Apache Spark is a “fast and general-purpose cluster computing system.” Its main abstraction is a distributed collection of items (such as log records, FASTQ sequences, or employee records) called a resilient distributed data set (RDD). We can create RDDs from Hadoop
InputFormats (such as HDFS files), by transforming other RDDs, or by transforming “collection” data structures (such as
Maps). RDDs can also be created from Java/Scala collection objects as well as other persistent data stores. The main purpose of an RDD is to support higher-level, parallel operations on data through a simple API (such as
This appendix will introduce Spark RDDs through simple Java examples. Its purpose is not to dive into the architectural details of RDDs, but merely to show you how to utilize RDDs in MapReduce or general-purpose programs (as directed acyclic graphs, or DAGs). You can consider an RDD a handle for a collection of items of type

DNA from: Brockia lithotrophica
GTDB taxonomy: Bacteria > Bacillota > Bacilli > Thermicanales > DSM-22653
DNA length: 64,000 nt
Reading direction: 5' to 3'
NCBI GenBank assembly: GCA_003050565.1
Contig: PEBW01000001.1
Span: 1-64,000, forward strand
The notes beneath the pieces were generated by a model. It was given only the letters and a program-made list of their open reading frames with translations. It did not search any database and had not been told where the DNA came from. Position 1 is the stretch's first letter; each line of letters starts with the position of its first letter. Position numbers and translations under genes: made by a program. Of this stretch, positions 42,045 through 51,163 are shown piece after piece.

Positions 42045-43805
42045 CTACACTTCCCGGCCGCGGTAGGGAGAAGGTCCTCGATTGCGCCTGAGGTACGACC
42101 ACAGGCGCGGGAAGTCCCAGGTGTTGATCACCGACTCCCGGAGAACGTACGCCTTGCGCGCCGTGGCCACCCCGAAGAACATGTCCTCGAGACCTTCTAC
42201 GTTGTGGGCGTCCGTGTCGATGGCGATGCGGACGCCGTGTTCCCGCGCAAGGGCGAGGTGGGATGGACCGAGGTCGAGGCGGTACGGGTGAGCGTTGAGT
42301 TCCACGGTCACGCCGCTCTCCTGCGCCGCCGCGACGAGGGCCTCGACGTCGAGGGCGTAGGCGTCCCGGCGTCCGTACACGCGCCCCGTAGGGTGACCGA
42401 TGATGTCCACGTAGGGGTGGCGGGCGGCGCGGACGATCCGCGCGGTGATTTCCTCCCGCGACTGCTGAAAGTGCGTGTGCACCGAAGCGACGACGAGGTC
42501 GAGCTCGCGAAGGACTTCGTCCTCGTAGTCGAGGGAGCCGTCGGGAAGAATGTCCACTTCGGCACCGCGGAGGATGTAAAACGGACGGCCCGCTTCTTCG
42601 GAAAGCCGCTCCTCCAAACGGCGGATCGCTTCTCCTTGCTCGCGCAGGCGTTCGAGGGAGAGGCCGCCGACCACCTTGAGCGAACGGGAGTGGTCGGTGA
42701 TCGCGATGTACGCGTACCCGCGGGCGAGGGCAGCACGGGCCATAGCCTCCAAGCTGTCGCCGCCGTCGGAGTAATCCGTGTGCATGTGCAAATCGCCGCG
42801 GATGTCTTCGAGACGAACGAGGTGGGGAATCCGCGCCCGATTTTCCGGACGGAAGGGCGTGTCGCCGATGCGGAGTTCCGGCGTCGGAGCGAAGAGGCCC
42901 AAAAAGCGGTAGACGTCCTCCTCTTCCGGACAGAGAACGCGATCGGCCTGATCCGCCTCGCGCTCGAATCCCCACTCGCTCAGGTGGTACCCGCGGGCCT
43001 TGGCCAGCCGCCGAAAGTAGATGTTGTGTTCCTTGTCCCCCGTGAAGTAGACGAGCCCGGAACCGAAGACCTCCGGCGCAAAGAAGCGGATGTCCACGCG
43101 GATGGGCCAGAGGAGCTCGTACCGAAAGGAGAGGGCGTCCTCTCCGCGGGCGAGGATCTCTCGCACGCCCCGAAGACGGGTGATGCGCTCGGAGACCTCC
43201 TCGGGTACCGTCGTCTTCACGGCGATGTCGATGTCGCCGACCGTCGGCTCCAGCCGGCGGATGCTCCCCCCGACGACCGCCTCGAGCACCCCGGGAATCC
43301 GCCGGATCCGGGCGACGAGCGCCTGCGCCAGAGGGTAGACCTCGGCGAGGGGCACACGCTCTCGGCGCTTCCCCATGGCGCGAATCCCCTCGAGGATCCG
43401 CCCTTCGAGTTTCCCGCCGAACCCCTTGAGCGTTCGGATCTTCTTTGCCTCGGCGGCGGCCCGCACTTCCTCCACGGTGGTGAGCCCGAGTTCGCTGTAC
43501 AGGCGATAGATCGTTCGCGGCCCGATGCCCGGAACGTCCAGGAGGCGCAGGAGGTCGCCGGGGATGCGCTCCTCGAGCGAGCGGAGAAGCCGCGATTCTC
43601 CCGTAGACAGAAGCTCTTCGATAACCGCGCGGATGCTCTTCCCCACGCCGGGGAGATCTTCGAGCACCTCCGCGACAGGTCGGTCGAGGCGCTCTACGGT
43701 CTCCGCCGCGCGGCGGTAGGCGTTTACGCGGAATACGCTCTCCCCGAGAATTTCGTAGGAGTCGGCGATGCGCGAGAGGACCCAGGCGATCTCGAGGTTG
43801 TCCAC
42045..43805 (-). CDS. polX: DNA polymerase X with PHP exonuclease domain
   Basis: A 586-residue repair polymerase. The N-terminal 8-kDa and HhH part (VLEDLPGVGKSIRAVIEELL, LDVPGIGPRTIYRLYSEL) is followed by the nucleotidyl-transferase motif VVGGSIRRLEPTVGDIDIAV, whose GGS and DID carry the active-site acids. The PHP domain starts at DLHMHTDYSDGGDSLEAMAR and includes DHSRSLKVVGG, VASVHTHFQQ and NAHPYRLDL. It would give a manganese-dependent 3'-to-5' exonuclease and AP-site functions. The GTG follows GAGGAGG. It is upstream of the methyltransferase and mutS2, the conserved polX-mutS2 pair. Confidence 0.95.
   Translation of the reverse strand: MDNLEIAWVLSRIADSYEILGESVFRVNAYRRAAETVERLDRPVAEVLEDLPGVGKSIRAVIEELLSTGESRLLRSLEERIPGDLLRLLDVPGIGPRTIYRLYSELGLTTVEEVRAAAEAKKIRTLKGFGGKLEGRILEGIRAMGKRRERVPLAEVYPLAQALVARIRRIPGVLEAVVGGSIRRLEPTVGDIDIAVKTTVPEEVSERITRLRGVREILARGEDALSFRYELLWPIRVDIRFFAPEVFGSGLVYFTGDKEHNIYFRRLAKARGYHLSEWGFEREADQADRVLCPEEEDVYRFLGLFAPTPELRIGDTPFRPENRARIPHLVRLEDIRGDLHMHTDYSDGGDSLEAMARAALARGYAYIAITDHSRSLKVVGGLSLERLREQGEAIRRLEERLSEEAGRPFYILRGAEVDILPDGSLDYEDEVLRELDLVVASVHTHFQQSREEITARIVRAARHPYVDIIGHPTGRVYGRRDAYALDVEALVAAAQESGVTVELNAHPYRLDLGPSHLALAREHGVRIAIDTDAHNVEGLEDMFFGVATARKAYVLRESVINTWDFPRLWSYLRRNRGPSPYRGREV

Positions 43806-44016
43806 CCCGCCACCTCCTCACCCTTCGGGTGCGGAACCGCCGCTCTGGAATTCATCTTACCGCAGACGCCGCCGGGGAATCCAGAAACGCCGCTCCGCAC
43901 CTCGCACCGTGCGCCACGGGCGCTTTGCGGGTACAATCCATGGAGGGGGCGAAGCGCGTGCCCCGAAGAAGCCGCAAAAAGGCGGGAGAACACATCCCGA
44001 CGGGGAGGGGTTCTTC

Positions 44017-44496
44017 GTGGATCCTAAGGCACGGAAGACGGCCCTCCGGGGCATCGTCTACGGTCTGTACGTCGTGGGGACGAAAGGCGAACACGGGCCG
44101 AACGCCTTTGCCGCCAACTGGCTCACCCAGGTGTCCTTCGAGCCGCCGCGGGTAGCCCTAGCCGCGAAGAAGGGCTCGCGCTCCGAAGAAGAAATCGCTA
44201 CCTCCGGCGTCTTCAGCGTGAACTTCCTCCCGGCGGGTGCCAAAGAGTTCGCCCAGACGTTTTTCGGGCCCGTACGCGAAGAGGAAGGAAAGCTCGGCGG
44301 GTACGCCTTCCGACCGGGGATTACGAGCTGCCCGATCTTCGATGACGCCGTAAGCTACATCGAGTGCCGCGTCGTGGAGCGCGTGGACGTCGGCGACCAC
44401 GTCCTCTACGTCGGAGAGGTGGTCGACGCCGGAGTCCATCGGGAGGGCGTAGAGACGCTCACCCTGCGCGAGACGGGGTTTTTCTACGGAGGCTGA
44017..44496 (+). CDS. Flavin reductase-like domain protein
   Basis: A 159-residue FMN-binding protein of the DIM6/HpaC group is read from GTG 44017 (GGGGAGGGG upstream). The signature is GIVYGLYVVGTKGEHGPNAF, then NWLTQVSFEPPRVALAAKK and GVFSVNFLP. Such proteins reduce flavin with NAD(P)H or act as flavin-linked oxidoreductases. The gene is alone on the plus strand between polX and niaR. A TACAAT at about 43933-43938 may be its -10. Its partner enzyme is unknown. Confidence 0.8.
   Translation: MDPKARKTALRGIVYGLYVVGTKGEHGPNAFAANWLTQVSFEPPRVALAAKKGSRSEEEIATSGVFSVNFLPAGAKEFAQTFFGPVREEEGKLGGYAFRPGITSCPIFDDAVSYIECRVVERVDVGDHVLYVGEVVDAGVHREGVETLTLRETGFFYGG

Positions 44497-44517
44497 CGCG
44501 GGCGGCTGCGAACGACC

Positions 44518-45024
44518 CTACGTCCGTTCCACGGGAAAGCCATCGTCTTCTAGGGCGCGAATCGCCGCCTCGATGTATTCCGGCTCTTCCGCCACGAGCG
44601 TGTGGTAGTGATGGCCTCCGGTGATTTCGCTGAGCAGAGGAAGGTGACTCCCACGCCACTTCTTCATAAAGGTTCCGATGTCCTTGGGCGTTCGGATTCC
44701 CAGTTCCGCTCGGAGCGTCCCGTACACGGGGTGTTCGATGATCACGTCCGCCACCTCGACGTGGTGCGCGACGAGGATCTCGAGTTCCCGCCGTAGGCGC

T, which are the result of some computation. Type
T can be any standard Java data type (such as
List) or any custom objects (such as
Mutation). A Spark RDD performs actions (such as
saveAsTextFile()) and transformations (such as
reduceByKey()), which can be used for more complex computations. All the examples provided here are based on Spark-1.1.0.
Typically, Spark programs can run faster ...